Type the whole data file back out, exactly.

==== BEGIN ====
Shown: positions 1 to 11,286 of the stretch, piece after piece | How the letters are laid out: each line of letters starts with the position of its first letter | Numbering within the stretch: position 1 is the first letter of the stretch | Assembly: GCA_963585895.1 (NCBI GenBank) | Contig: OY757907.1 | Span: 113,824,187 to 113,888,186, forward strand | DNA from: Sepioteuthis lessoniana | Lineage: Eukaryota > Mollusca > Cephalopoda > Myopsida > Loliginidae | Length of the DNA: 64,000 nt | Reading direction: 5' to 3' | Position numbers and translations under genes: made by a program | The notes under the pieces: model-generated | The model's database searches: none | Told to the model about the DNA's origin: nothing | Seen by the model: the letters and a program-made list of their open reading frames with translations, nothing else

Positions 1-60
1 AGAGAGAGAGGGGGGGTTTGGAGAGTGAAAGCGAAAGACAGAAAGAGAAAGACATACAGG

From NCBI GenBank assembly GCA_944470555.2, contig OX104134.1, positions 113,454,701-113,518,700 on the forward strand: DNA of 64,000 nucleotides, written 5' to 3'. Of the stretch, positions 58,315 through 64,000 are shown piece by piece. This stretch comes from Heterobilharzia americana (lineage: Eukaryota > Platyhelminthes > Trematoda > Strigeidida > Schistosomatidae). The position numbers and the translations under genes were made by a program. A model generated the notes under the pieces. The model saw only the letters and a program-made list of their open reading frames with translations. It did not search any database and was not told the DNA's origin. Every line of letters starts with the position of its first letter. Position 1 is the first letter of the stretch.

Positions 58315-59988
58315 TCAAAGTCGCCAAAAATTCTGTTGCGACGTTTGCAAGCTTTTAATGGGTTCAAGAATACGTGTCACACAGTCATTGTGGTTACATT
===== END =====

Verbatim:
Shown: positions 1 to 11,286 of the stretch, piece after piece | How the letters are laid out: each line of letters starts with the position of its first letter | Numbering within the stretch: position 1 is the first letter of the stretch | Assembly: GCA_963585895.1 (NCBI GenBank) | Contig: OY757907.1 | Span: 113,824,187 to 113,888,186, forward strand | DNA from: Sepioteuthis lessoniana | Lineage: Eukaryota > Mollusca > Cephalopoda > Myopsida > Loliginidae | Length of the DNA: 64,000 nt | Reading direction: 5' to 3' | Position numbers and translations under genes: made by a program | The notes under the pieces: model-generated | The model's database searches: none | Told to the model about the DNA's origin: nothing | Seen by the model: the letters and a program-made list of their open reading frames with translations, nothing else

Positions 1-60
1 AGAGAGAGAGGGGGGGTTTGGAGAGTGAAAGCGAAAGACAGAAAGAGAAAGACATACAGG

From NCBI GenBank assembly GCA_944470555.2, contig OX104134.1, positions 113,454,701-113,518,700 on the forward strand: DNA of 64,000 nucleotides, written 5' to 3'. Of the stretch, positions 58,315 through 64,000 are shown piece by piece. This stretch comes from Heterobilharzia americana (lineage: Eukaryota > Platyhelminthes > Trematoda > Strigeidida > Schistosomatidae). The position numbers and the translations under genes were made by a program. A model generated the notes under the pieces. The model saw only the letters and a program-made list of their open reading frames with translations. It did not search any database and was not told the DNA's origin. Every line of letters starts with the position of its first letter. Position 1 is the first letter of the stretch.

Positions 58315-59988
58315 TCAAAGTCGCCAAAAATTCTGTTGCGACGTTTGCAAGCTTTTAATGGGTTCAAGAATACGTGTCACACAGTCATTGTGGTTACATT